“Most of us have figured out that we have to do what’s in front of us and keep doing it. We clean up beaches after oil spills. We rebuild towns after hurricanes and tornados. We return calls and library books. We get people water. Some of us even pray. Every time we choose the good action or response, the decent, the valuable, it builds, incrementally, to renewal, resurrection, the place of newness, freedom, justice. The equation is: life, death, resurrection, hope. The horror is real, and so you make casseroles for your neighbour, organize an overseas clothing drive, and do your laundry…we live stitch by stitch, when we’re lucky.”

As exhausting as my week was, it ended on Saturday – the Holiest of Saturdays – with me at the Toronto Women’s March. I was dancing in the sunlight with girlfriends and 4000 magnificent women and allies. It felt very much like a rebirth, like practicing Resurrection.

I slept like a baby that night.

May God give us all rest, renewal, and resurrection hope.

Amen.

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So this is Christmas (War is Not Over)

Today is one of the days in the church calendar that I most appreciate – the Slaughter of the Holy Innocents. During the 12 days of  Christmas, there is a day to remember that the birth of the Prince of Peace threatened the Roman Empire so much that it resorted immediately to the tool that marks every empire – violence. With a lust for power and control, King Herod ushered a decree that baby boys under the age of two be massacred, in hopes of killing the one who was deemed to be the true King. It was a state-sponsored infanticide, thousands were murdered, and the Holy Family fled as refugees.

As I’m writing this my nieces and nephews are squealing with delight as they run around and play with each other. The two youngest are under two years of age, and I cannot imagine the horror of an army coming around and murdering them in cold blood. (Later,  at the dinner table, I was discussing this article, and my dad asked why the “Holy Innocents” are so “Holy”. My 9 year old nephew wondered if it was because being holy is being set apart for God, and these infants died instead of Jesus, so they were set apart in heaven. Genius.)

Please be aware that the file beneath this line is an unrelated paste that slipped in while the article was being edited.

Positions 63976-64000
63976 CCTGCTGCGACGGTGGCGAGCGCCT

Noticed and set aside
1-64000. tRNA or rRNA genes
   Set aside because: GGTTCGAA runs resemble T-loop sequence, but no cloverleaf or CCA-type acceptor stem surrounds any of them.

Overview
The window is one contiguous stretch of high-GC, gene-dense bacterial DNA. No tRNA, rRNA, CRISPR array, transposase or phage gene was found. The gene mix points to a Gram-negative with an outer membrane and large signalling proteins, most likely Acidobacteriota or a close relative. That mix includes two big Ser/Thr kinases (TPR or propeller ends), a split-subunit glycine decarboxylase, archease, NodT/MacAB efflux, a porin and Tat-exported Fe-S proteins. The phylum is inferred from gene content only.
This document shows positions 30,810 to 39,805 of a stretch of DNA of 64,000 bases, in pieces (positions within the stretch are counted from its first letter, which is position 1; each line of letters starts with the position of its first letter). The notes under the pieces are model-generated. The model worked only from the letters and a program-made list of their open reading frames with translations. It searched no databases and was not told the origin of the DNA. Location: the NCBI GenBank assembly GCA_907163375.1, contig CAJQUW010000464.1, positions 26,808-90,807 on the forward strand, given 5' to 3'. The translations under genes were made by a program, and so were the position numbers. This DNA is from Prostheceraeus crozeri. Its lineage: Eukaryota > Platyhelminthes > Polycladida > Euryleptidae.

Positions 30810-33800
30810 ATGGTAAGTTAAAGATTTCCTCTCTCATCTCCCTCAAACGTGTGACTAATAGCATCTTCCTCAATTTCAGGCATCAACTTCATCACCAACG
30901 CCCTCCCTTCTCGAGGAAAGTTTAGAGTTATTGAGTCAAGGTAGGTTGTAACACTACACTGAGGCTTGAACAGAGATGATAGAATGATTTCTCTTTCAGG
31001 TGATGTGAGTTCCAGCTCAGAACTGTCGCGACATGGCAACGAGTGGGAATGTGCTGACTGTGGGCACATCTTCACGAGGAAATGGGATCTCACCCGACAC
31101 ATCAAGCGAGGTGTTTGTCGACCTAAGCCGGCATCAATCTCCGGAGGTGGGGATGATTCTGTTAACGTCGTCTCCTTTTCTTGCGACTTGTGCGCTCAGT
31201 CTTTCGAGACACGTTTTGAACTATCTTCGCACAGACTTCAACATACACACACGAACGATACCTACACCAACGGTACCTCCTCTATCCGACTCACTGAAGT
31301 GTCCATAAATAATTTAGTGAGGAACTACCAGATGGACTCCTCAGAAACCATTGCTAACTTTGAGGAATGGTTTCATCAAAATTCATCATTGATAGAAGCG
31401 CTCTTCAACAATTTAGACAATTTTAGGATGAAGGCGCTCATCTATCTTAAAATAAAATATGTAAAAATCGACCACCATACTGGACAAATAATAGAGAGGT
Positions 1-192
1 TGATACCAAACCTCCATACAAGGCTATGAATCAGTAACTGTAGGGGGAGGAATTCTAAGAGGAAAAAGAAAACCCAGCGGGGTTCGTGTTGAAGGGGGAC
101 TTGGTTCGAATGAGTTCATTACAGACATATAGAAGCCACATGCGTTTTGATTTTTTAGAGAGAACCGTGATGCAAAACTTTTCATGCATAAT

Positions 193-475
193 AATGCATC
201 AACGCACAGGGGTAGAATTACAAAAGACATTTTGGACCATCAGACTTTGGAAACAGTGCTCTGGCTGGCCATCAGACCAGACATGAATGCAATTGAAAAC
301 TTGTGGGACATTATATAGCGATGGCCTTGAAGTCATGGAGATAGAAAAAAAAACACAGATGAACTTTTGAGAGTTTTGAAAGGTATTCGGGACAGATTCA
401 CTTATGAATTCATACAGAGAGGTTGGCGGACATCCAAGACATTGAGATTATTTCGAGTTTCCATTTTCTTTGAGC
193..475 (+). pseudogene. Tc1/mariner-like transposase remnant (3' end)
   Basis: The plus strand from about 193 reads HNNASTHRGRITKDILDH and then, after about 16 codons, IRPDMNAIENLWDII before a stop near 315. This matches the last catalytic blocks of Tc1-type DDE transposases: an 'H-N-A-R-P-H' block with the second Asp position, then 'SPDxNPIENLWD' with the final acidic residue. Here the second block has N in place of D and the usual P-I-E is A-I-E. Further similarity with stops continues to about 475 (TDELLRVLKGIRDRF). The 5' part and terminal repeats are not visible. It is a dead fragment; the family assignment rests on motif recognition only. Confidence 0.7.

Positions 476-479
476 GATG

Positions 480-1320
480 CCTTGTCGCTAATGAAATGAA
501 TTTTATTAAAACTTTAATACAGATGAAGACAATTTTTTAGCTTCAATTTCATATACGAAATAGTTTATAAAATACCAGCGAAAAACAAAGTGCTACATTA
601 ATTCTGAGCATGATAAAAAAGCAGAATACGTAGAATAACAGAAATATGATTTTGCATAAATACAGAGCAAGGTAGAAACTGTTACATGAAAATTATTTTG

My appreciation of this awful day might seem a little masochistic, but after the peace and beauty and joy that we’re all supposed to feel at Christmas (and I do often feel and love these things), I like being thrown back into the reality that for most people in the world, life is completely cruel and marked mostly by suffering. Because it’s authentic.

As I speak, violence is rising in the South Sudan and the newly formed country is quickly deteriorating – with hundreds of innocents slaughtered in the past two weeks and a friend of mine having to evacuate the country.

Sudan People's Liberation Army soldiers drive in a truck in Juba, Wouth Sudan, December 21, 2013.

Sudan People’s Liberation Army soldiers drive in a truck in Juba, Wouth Sudan, December 21, 2013.

The number of Syrian refugees continues to rise well over the million-mark.

Syrian refugees cross into Iraq at the Peshkhabour border.

Syrian refugees cross into Iraq at the Peshkhabour border.

Disaster is still wide-spread in the Philippines after the horrendous typhoon.

Children hold signs asking for help and food along the highway, after Typhoon Haiyan hit Tabogon town in The Philippines

Children hold signs asking for help and food along the highway, after Typhoon Haiyan hit Tabogon town in The Philippines

The empire of globalized capitalism consumes its slave-labour victims year by year.

Clothing garment factory in Bangladesh deemed "slave labour" "Against God" by Pope Francis

Clothing garment factory in Bangladesh deemed “slave labour” “Against God” by Pope Francis

In my own country of Canada, First Nations people were ruthlessly slaughtered and are still being perpetually thrown aside on their own land, their “reserves” more like majority-world countries, and their commitment to stewarding their land well by resisting the oil pipeline pushed by the settler state is ignored.

Charles Heit, a Gitxsan First Nation member opposed to the $5.5-billion Enbridge oil pipeline from Alberta to the British Columbia port of Kitimat warms himself beside a fire at a camp outside the Gitxsan Treaty Office in Hazelton, B.C., on Thursday January 12, 2012.